Landscapes with human figures

XVII and XVIII centuries

Landscapes, together with other types of paintings such as still lifes, were beginning to be recognised as genres in their own right in the early years of the XVII century, though still considered ‘minor genres’ throughout the XVIII century. In some works painted by Annibale Carracci and Domenichino at the beginning of the century, landscapes gradually came into their own. They were no longer subordinate to narrative, religious or mythological compositions. In these innovatively conceived paintings human figures and Biblical and mythological scenes became mere pretexts, their dimensions reduced within sweeping naturalistic contexts, often with the sole aim of underpinning a particular poetic effect.

The Carraccis, Domenichino and Francesco Albani, following the programmatic dictates of the Bolognese school, and the French painter Nicolas Poussin gave form to that particular type of landscape painting in which nature is interpreted as a classical ideal of composure and perfection. These were the precepts according to which Claude Lorrain and Gaspard Dughet formulated their concept of ‘ideal’ and ‘heroic’ landscape. While the Bolognese classical school was taking root, artists such as the Flemish painter Paul Brill and the German Adam Elsheimer, working in Italy, introduced their ‘realistic’ northern landscapes to this country, where they met with considerable success among their Italian patrons.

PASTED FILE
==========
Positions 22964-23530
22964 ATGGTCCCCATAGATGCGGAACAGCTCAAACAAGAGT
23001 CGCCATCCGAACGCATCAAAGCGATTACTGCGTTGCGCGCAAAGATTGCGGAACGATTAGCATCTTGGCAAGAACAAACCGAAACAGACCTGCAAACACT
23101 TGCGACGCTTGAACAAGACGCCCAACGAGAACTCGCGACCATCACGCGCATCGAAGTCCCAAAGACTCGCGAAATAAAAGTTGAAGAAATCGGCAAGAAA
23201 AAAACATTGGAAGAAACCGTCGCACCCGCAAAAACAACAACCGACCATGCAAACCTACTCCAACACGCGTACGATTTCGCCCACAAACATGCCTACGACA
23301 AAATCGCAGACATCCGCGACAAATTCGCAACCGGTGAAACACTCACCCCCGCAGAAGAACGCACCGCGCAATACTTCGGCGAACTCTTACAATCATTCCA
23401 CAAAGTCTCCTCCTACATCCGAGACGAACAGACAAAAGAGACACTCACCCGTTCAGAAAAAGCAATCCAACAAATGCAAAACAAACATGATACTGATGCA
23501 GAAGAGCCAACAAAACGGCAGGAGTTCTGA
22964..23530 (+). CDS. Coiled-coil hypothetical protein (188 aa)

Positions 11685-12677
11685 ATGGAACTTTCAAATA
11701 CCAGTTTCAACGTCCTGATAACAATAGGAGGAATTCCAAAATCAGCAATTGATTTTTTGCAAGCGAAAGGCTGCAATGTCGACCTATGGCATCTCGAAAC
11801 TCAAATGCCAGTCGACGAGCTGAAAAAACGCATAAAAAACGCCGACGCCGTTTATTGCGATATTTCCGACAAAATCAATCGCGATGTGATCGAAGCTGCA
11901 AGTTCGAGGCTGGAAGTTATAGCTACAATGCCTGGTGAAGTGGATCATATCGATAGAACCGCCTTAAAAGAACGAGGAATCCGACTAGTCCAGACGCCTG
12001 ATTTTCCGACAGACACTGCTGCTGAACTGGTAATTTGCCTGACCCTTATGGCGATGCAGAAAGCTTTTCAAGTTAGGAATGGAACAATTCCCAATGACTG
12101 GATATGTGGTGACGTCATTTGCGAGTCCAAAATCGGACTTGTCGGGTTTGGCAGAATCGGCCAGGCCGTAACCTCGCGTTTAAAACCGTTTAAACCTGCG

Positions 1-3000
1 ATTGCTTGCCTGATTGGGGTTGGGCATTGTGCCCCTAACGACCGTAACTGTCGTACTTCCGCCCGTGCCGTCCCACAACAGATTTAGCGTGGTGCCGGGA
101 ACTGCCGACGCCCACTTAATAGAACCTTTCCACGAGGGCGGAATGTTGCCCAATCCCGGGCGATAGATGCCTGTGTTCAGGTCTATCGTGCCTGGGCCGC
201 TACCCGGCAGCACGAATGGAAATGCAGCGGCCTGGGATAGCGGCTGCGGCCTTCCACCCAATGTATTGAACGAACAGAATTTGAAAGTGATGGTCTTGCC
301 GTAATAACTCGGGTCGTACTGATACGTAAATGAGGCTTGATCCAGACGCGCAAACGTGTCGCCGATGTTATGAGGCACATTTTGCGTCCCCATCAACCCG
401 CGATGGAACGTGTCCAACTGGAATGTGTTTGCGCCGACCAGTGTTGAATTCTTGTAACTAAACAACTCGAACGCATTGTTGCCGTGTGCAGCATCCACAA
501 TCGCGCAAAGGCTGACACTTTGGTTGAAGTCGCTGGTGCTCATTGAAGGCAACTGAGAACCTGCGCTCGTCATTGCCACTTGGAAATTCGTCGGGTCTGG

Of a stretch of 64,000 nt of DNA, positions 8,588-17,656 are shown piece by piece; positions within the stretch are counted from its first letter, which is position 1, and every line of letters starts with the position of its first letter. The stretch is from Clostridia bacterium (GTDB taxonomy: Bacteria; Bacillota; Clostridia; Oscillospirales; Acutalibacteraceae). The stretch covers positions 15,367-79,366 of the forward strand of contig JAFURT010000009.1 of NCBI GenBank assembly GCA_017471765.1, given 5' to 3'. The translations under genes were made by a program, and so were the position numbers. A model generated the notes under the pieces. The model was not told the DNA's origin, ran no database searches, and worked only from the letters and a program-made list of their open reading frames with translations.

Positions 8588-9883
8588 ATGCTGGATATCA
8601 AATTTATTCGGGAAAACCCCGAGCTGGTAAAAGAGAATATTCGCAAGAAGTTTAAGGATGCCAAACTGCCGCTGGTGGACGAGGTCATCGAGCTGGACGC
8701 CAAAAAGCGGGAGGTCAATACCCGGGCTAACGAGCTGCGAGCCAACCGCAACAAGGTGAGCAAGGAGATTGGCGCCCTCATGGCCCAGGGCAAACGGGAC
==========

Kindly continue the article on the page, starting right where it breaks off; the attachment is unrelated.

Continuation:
The Baptism of Christ and Diana and Endymion, in which the landscapes are fairly standardised, are the fruit of a compromise between the idealised classical and the naturalistic northern traditions.

The two oval canvases, in which the landscapes include hunting and fishing scenes, exemplify the many variants and sub-genres into which landscape painting branched during the XVII century. The themes of these paintings are everyday occupations and come close to genre painting, while preserving the absolute pre-eminence of landscape.

Opening hours:

Free admission with advance booking.

Phone: +39.0721.3831
Fax: +39.0721.65022

Pesaro Urbino
Palazzo Ciacchi
Via Cattaneo, 34
61121 Pesaro
C.F. 80005890415